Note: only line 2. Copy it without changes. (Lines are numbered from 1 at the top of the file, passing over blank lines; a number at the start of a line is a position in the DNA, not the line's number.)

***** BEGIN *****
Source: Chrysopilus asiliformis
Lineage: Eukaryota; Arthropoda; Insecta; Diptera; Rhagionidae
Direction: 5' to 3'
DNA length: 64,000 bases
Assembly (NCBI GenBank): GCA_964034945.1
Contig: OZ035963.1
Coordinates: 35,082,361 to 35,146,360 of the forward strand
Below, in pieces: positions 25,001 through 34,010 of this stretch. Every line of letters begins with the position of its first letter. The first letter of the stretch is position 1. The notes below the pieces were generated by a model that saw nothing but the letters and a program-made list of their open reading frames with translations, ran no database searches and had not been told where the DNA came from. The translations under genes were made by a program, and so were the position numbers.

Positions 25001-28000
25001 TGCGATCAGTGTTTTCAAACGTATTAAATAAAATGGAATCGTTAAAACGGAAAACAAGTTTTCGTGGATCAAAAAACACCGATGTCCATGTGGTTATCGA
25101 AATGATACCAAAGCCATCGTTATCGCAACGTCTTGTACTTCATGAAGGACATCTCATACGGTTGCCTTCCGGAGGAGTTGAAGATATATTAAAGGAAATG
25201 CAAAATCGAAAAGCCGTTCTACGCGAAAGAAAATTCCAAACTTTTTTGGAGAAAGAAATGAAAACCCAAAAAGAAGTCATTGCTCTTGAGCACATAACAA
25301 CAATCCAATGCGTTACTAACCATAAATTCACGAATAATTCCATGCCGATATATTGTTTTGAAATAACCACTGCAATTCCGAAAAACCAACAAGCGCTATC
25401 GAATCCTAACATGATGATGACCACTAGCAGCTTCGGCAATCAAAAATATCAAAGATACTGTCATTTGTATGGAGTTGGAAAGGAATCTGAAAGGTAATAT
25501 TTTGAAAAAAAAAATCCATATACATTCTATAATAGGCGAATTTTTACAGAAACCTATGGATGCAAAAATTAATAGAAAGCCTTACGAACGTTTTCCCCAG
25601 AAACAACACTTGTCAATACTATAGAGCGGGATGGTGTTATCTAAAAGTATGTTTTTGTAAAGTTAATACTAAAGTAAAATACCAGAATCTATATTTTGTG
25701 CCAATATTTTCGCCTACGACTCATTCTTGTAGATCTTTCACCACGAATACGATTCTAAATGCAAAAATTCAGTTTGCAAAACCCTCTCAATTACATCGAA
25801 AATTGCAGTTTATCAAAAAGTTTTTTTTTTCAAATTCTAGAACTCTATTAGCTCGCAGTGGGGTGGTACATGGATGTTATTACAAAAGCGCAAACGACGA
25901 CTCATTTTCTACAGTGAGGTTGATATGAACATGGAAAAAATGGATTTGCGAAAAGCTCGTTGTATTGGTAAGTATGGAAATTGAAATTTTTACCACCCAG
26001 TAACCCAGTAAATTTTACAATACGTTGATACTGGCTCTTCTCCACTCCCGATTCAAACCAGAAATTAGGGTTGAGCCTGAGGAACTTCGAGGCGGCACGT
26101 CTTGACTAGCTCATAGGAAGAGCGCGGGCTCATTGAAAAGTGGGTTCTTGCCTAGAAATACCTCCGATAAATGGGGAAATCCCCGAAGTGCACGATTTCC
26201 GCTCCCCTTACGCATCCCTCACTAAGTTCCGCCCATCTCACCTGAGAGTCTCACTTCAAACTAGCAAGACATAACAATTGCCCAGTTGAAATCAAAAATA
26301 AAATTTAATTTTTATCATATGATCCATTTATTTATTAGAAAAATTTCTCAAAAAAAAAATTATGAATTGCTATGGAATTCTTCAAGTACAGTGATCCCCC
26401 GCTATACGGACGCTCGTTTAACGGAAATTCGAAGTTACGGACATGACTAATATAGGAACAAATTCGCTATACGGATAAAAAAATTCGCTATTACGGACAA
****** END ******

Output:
Lineage: Eukaryota; Arthropoda; Insecta; Diptera; Rhagionidae